Stocks were mostly lower Friday as the consumer products sector, already trampled by Procter & Gamble's disappointing earnings forecast, slipped further on a similar warning from Dial Corp. High-tech stocks fell as investors cashed in some gains from the sector's recent rally.
The Dow Jones industrial average fell 81.91 to 9,928.82, capping a highly volatile week. The Dow fell 438.38 points for the week, a loss of 4.2 percent.
The Nasdaq composite index, which fluctuated between gains and losses throughout the session, finished up 1.76 at 5,048.62, achieving a new closing high by the slimmest of margins. The Nasdaq rose 133.83 points during the week, a gain of 2.7 percent.
Broader stock indicators were mixed. The Standard & Poor's 500 fell 6.62 to 1,395.07.
Consumer products stocks struggled after Dial said its earnings for the first half of this year will be down at least 10 percent from a year ago. Its stock plunged 3 1/4 to 11 on the news.
Dial was the second consumer products maker to warn of disappointing earnings this week. On Tuesday, Procter & Gamble shook Wall Street when it announced its third-quarter earnings would miss expectations. That sent the Dow tumbling nearly 375 points.
"Another consumer products company stubbed its toe and now buyers are wary of anything in the blue-chip sector," said Alan Ackerman, senior vice president at Fahnestock & Co.
Procter & Gamble fell 3 7/8 to 53 7/8. Its shares have fallen 39 percent since Tuesday.
Blue chip stocks have been most heavily affected by investors' fears that the Federal Reserve will continue raising interest rates this year to combat inflation. In a reversal of old expectations, investors now feel that the slower growth rates of industrial companies will leave them most vulnerable to higher interest rates, which generally cut into corporate profits.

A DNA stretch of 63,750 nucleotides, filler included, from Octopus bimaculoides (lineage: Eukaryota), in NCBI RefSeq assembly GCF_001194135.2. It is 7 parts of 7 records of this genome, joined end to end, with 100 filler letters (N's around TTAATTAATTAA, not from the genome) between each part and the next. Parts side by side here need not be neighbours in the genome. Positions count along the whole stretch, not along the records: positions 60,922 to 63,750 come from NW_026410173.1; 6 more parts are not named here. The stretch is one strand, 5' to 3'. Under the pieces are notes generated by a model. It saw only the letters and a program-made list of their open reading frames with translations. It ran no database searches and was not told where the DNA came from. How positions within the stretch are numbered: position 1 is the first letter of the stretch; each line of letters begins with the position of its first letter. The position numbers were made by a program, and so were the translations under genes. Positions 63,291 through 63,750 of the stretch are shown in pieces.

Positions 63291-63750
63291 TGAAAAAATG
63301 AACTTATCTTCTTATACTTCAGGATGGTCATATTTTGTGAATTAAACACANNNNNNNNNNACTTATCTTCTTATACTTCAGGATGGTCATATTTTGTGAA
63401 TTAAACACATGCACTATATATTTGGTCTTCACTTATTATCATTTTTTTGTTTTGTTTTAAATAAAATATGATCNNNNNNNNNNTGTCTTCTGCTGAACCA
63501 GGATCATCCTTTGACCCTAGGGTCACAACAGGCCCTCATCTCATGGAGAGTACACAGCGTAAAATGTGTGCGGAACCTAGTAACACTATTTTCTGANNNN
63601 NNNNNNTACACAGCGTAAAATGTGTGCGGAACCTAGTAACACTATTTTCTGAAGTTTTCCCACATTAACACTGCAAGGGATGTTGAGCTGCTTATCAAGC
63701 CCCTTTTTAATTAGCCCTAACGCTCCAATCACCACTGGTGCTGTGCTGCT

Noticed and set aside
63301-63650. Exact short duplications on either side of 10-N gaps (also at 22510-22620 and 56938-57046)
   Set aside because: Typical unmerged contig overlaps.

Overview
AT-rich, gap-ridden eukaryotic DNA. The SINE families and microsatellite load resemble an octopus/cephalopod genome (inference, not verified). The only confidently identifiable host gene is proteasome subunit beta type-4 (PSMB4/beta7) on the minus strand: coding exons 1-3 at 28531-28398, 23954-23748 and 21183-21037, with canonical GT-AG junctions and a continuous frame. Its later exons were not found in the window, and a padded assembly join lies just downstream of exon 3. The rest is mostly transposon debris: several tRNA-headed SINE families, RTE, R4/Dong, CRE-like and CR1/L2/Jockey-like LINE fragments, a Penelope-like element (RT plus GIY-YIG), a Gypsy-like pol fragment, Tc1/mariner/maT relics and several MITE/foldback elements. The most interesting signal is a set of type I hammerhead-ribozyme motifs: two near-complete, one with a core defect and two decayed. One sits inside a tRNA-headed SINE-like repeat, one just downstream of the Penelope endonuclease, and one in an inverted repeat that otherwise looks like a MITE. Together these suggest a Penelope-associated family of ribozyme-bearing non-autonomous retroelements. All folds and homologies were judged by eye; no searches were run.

"That's put all of the old-line cyclical stocks under severe pressure while the Nasdaq has gone screaming out to new highs," said Ricky Harrington, technical analyst at Wachovia Securities in Charlotte, N.C.
The Nasdaq's sprint to 5,000 this week prompted many investors to take a step back Friday. The index closed above 5,000 for the first time on Thursday, breaking through its latest thousand-point barrier just over two months after closing above 4,000 for the first time.
Analysts said some investors were collecting their gains from the Nasdaq's dramatic rise.
CMGI fell 8 15/16 to 136 7/16 and Oracle fell 2 3/8 to 81 5/8. Among Dow components, Hewlett-Packard fell 59/64 to 150 61/64.
"The market started with a bullish tone today. However, traders were quick to take profits," Ackerman said.
Ackerman and other analysts still expect the Nasdaq to remain the best-performing U.S. stock index in the months to come, thanks to big money from mutual funds and pension plans pouring into the technology sector.
Indeed, some technology stocks continued to attract buyers. Dell Computer rose 13/16 to 51 1/4 after PaineWebber raised its rating on the stock to "buy." Qualcomm rose 9 1/8 to 136 1/8.
Financial shares, which have been punished recently by investors worried about interest rates, were looking more attractive Friday as the market realized that these companies are enjoying revenue increases because of the rising volume of stock trading. American Express was the biggest gainer among Dow components, rising 3 15/16 to 126 11/16. Charles Schwab rose 6 3/4 to 52 1/4.
Goldman Sachs rose 5 1/16 to 112 1/4 on volume that heavy enough to prompt the New York Stock Exchange to ask the firm to explain the unusual market activity. Goldman Sachs declined to comment to the NYSE or to The Associated Press.
Declining issues outnumbered advancers by an 11-to-8 margin on the New York Stock Exchange, where volume totaled 1.39 billion shares, compared with 1.37 billion in the previous session.
The Russell 2000 index of smaller companies fell 2.24 to 603.81.
Overseas, Japan's Nikkei stock average rose 0.5 percent. Germany's Xetra DAX index rose 0.3 percent, Britain's FT-SE 100 gained 0.6 percent, and France's CAC-40 rose 1.4 percent.